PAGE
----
Stick with Kati Rolls

Kati rolls are a special sort of food that exists beyond spoken language. It needs no translation, even if this is the first time you’ve heard such a word. One glance and all the mysteries are revealed. The kati roll is fluent in delicious, which is the most compelling form of communication on everyone’s lips.

What are kati rolls?

Soft flatbread, lightly crisped on the outside, wraps around an aromatic and highly spiced filling; the epitome of indispensable street food. Kati rolls are strikingly similar to fajitas in construction or open-ended burritos when finished. Originally, skewer-roasted kebabs were at the heart of it all, beginning life not unlike our modern day hot dog. Thus, the name comes from the Bengali word kathi, which means “stick,” in reference to the bamboo sticks used for cooking the protein. The bread is merely the vehicle, but simultaneously an essential part of the whole build.

The most “complicated” part of making kathi rolls to preparing the chapati (AKA roti.) I say this in quotes because it’s an incredibly simple flatbread made from minimal, common pantry staples that’s well within everyone’s grasp.

Even if you struggle with bread baking, this is a great way to ease into the art, since there’s no yeast involved and you truly can’t over-knead it. Gently charred by pan-frying on the stove top , you don’t need to preheat your oven, either. The biggest struggle can be carving out the time on a busy weeknight, to which I say: Don’t sweat the details.

Traditionally, the flatbread of choice for making kati rolls has been paratha. Infused with buttery, flaky layers throughout, that particular unleavened dough does take a bit more finesse. I’d rather save such intensive labor and overall decadence for a stand-alone snack, ideally with a side of chutney or curry sauce for dipping.

What are good alternatives to homemade chapati?

While all flatbread are not created equal, you can absolutely make mouthwatering kathi rolls using a wide range of ready-made solutions with great success. For best results, brush them with oil and lightly griddle them on both sides before rolling to make them more flexible. A few options include:

It’s what’s on the inside that counts

Beef, lamb, and goat kebabs no longer need apply for this starring role. In fact, the most popular fillings are now largely vegetarian. Typically focused on cubes of fresh paneer that are masala-marinated and tossed with sauteed peppers, it’s a simple, adaptable combination that never gets old. Step up that umami quotient with Sugimoto shiitake for an even better experience.

Koshin shiitake mushrooms are perfectly suited for this application, bearing wide, long caps that are ideal for slicing into meaty strips. Instantly boost the overall flavor profile while incorporating a more satisfying, toothsome bite with that one effortless addition.

Are kati rolls healthy?

Keeping it vegan, cheese is out and tofu is in. Swapping the two lowers the fat, increases the protein, and removes cholesterol entirely. Factor in those high-fiber veggies and you’ve got a real superfood snack on hand!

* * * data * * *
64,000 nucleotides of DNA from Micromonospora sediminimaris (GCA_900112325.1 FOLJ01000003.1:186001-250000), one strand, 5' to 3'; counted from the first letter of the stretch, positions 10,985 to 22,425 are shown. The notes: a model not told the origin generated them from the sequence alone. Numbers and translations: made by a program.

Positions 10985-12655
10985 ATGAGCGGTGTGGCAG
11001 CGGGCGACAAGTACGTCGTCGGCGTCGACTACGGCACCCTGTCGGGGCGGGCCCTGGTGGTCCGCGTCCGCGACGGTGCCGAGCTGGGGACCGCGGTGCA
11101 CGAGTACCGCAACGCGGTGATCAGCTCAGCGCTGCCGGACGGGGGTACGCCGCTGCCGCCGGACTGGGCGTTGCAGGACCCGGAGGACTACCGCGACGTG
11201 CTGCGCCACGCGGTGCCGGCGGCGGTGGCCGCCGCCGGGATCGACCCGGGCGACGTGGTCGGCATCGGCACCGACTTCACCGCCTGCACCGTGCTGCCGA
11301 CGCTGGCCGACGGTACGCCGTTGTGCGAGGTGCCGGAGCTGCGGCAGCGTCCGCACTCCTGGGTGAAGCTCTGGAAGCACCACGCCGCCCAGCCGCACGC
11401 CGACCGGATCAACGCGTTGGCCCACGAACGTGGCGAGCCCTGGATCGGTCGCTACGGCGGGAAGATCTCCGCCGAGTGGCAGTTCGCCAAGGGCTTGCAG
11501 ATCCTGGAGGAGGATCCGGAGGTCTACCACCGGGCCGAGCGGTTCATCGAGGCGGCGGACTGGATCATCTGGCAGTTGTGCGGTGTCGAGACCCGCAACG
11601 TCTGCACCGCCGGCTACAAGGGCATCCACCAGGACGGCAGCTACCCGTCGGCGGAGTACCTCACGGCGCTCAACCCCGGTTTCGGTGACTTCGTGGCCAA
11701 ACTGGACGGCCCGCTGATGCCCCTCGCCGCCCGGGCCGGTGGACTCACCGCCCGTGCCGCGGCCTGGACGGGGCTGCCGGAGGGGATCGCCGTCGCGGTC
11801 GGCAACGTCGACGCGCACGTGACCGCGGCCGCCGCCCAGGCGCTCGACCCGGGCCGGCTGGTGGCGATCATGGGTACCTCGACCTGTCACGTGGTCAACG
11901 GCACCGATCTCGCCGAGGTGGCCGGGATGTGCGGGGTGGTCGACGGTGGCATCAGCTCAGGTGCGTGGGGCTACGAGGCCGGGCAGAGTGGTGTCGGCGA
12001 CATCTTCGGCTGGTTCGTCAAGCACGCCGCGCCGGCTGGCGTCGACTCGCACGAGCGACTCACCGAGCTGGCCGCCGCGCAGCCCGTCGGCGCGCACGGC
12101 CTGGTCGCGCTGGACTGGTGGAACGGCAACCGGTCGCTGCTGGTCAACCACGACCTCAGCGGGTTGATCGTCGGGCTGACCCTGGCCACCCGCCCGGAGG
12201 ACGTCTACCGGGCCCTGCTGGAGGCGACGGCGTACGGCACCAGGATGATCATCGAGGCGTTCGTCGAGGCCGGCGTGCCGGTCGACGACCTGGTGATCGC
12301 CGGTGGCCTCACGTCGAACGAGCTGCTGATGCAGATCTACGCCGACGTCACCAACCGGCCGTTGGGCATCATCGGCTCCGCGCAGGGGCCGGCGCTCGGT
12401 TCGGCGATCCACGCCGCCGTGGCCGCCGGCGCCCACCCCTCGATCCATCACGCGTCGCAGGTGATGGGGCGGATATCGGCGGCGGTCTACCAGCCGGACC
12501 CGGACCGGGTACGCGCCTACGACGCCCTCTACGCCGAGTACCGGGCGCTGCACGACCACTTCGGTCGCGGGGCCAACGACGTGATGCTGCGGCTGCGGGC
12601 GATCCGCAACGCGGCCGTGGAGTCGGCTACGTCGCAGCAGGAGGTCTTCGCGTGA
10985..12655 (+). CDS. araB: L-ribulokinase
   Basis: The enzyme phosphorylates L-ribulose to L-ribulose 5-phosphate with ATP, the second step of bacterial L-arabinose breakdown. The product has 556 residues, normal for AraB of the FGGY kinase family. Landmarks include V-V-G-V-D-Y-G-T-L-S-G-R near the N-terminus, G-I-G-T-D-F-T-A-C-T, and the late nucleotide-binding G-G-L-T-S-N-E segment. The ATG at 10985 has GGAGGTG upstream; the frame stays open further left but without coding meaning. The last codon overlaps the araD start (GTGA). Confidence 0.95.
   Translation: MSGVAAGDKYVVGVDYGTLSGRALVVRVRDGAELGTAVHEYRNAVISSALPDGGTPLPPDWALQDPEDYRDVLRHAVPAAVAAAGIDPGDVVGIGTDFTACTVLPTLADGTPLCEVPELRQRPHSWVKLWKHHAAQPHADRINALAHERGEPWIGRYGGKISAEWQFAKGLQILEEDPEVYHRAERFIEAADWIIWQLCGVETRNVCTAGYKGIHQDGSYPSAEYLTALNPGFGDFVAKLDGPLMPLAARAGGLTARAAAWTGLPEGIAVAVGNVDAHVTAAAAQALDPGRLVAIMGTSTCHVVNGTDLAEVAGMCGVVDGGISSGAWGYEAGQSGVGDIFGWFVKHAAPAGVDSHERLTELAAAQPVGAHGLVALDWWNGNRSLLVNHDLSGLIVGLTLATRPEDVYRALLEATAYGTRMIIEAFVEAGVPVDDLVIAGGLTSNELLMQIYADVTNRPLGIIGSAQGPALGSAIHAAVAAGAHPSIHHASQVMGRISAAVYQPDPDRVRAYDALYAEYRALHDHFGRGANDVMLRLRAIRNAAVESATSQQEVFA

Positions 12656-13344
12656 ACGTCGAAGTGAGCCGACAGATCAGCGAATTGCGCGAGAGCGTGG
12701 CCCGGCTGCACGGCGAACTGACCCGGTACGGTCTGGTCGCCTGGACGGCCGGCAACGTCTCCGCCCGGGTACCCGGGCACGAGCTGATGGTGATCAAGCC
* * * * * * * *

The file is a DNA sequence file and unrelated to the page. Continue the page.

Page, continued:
Kati rolls are the ultimate meal prep hack

Designed to be eaten on the go, kati rolls are ideal for make-ahead meals, packed lunches, and traveling snacks. After assembling the rolls, wrap them individually in foil and freeze for up to 6 months. Whenever you’re ready to eat, either simply let them thaw out and enjoy at room temperature, or stick them in a toaster over or air fryer for a few minutes until warm and crispy. Keep chutney or hot sauce separate to apply as desired.

You don’t even need a recipe to make a kati roll. It could be made completely from leftovers, restaurant takeout, or prepared foods from the grocery store. Kati rolls are whatever you want them to be, whether they’re made 100% from scratch or with zero cooking involved. The only way you can go wrong is if you don’t start rolling in the first place.

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Putting Your Best Foot Forward

Modern meat processing does a marvelous job of making flesh, fat, and gristle look like anything other than that. From ground sinew and muscle we get exquisitely smooth deli slices or hot dog links, completely divorced from their corporeal beings. As plant-based meats evolve to compete with conventional options, I think the next big step is to outpace them entirely. It’s time to embrace whole body butchery.

“Meathead” might be an insult, but “meat foot” is about to become a compliment of the highest order. The concept of feetloaf isn’t new, just not well understood. While it may have begun as a play on words, the flavors here are no joke. Let’s take a swing at this beast and break it all down.

What exactly is feetloaf?

First, you need to start with pasture-raised, hormone-free, organic, free-range humans. Next, you need to make sure they’re slaughtered humanely at a USDA-approved facility…

In truth though, feetloaf can be made from any meatloaf recipe you like. Standard yields will only make enough material for a single foot, or baby feet, so either double the quantities or plan the sculpting accordingly.

You’ll want to remove the natural toenails, which are pretty tough and sharp. Sliced cipollini onions make excellent replacements, adding flavor and covering any unsightly toe stumps at once.

Alternate vegetables to use for a “bone” instead of daikon:

Did you know that the tibia is is the most commonly fractured long bone in the body? If your human doesn’t have a suitable bone for the loaf, there are plenty of easy replacements. I prefer daikon for it’s mildly peppery bite and tender texture. Other great options include:

  • Parsnip
  • Whole hearts of palm
  • White carrots
  • Leeks (white parts only)
  • Peeled potatoes

What sides are best to serve with feetloaf?

Expect any side dish to be largely overlooked when you have such a grand show-stopper on the table. That said, it’s good to keep the supporting players simple and unfussy. My go-tos are:

  • Mashed potatoes
  • Steamed broccoli or peas
  • Leafy green salad

Those who have been raised eating only innocuous nuggets might have a hard time coming around to feetloaf. Some may even find it shocking or unsettling if not prepared for the meal. Rest assured that this is the only way towards a truly sustainable food system. No matter any initial backlash, this meal is absolutely the best way to get your foot in the door.